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From Longman Dictionary of Contemporary Englishindifferentin‧dif‧fer‧ent /ɪnˈdɪfərənt/ ●○○ adjective  1 DON'T CAREnot at all interested in someone or somethingindifferent to Sarah was absolutely indifferent to him, and it hurt.2 BADnot particularly good syn mediocre an indifferent cookindifferently adverb
Examples from the Corpus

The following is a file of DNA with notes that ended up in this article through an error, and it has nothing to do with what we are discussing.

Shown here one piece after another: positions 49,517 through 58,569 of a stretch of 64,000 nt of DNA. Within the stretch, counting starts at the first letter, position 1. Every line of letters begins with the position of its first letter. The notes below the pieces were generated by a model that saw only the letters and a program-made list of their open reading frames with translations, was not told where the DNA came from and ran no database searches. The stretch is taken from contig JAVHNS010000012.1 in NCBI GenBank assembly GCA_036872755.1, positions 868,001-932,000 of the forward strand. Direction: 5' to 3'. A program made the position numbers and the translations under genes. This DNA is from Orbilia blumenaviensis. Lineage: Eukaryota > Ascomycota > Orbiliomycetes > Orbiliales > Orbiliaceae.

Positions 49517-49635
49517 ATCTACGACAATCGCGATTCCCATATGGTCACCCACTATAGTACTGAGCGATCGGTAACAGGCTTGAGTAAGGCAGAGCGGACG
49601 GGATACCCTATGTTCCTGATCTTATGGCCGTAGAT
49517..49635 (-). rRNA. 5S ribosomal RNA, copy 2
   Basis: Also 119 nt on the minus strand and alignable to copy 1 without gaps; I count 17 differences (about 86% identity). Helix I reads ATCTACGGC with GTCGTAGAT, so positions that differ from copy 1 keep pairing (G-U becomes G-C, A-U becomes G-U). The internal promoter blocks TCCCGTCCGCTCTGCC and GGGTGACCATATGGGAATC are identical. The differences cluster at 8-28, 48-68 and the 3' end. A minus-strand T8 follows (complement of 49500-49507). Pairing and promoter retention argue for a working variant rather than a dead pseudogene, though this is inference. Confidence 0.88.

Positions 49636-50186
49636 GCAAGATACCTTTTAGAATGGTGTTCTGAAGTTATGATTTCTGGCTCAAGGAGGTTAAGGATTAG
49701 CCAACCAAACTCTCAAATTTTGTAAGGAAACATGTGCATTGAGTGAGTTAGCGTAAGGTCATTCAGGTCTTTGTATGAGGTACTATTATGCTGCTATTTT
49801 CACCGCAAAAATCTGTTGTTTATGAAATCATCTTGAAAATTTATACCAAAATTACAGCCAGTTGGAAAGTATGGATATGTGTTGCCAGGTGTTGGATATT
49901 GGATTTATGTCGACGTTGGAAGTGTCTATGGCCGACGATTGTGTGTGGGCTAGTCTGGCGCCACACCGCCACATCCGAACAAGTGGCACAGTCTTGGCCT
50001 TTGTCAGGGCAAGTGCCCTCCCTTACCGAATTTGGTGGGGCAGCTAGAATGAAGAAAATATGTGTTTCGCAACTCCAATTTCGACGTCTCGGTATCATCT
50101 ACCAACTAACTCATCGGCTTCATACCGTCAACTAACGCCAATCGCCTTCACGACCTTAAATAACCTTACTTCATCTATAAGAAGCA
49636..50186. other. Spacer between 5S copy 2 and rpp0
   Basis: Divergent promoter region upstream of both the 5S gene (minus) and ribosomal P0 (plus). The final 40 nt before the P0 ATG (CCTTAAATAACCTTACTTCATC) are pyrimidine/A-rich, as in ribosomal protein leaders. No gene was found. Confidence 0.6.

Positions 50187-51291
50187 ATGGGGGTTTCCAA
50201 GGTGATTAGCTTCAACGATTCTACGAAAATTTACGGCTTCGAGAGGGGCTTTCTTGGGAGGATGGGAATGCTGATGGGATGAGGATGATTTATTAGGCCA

indifferentHer father was quite friendly, but her mother seemed somewhat cold and indifferent.It seemed to me he was not so much indifferent as hostile towards these poor men.The service at the restaurant was indifferent at best.Is he more than just a basher of indifferent bowling, of which there is currently plenty?It is a fatal error to assume that lowering the price makes an indifferent product saleable to a general market.She emanated worldliness and the self-confidence of one who is indifferent to everything but her own needs and caprices.It is tough to reform something that is shapeless and indifferent to improvement, like Jell-O in the hands of a carpenter.The rural scene was so peaceful and indifferent to my predicament.His opponents have tried to characterize him as indifferent to the concerns of the working class.In doing so they are indifferent to the macroeconomic effects of their decision.indifferent toPoliticians were seen as indifferent to the hard-working middle class.
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